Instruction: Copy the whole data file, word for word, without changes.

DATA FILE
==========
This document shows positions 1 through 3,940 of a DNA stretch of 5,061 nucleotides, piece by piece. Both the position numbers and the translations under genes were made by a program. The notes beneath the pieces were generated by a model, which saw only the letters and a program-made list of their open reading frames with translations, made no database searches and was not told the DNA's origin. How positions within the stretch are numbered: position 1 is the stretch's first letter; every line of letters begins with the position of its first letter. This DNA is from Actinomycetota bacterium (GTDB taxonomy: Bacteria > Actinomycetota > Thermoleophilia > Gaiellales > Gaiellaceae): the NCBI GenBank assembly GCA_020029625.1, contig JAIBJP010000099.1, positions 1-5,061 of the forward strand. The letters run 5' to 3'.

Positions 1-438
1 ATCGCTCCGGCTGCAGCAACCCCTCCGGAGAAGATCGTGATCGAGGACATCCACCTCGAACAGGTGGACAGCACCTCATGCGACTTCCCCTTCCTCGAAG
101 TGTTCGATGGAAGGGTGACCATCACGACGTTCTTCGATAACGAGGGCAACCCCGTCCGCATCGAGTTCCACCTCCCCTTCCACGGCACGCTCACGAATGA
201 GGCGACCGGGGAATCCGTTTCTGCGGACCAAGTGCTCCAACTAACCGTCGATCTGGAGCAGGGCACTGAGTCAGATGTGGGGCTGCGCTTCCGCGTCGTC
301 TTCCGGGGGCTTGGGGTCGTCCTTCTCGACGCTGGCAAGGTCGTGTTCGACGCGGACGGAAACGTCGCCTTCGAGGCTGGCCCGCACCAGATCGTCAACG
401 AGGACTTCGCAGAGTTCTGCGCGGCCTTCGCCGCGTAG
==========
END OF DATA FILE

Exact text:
This document shows positions 1 through 3,940 of a DNA stretch of 5,061 nucleotides, piece by piece. Both the position numbers and the translations under genes were made by a program. The notes beneath the pieces were generated by a model, which saw only the letters and a program-made list of their open reading frames with translations, made no database searches and was not told the DNA's origin. How positions within the stretch are numbered: position 1 is the stretch's first letter; every line of letters begins with the position of its first letter. This DNA is from Actinomycetota bacterium (GTDB taxonomy: Bacteria > Actinomycetota > Thermoleophilia > Gaiellales > Gaiellaceae): the NCBI GenBank assembly GCA_020029625.1, contig JAIBJP010000099.1, positions 1-5,061 of the forward strand. The letters run 5' to 3'.

Positions 1-438
1 ATCGCTCCGGCTGCAGCAACCCCTCCGGAGAAGATCGTGATCGAGGACATCCACCTCGAACAGGTGGACAGCACCTCATGCGACTTCCCCTTCCTCGAAG
101 TGTTCGATGGAAGGGTGACCATCACGACGTTCTTCGATAACGAGGGCAACCCCGTCCGCATCGAGTTCCACCTCCCCTTCCACGGCACGCTCACGAATGA
201 GGCGACCGGGGAATCCGTTTCTGCGGACCAAGTGCTCCAACTAACCGTCGATCTGGAGCAGGGCACTGAGTCAGATGTGGGGCTGCGCTTCCGCGTCGTC
301 TTCCGGGGGCTTGGGGTCGTCCTTCTCGACGCTGGCAAGGTCGTGTTCGACGCGGACGGAAACGTCGCCTTCGAGGCTGGCCCGCACCAGATCGTCAACG
401 AGGACTTCGCAGAGTTCTGCGCGGCCTTCGCCGCGTAG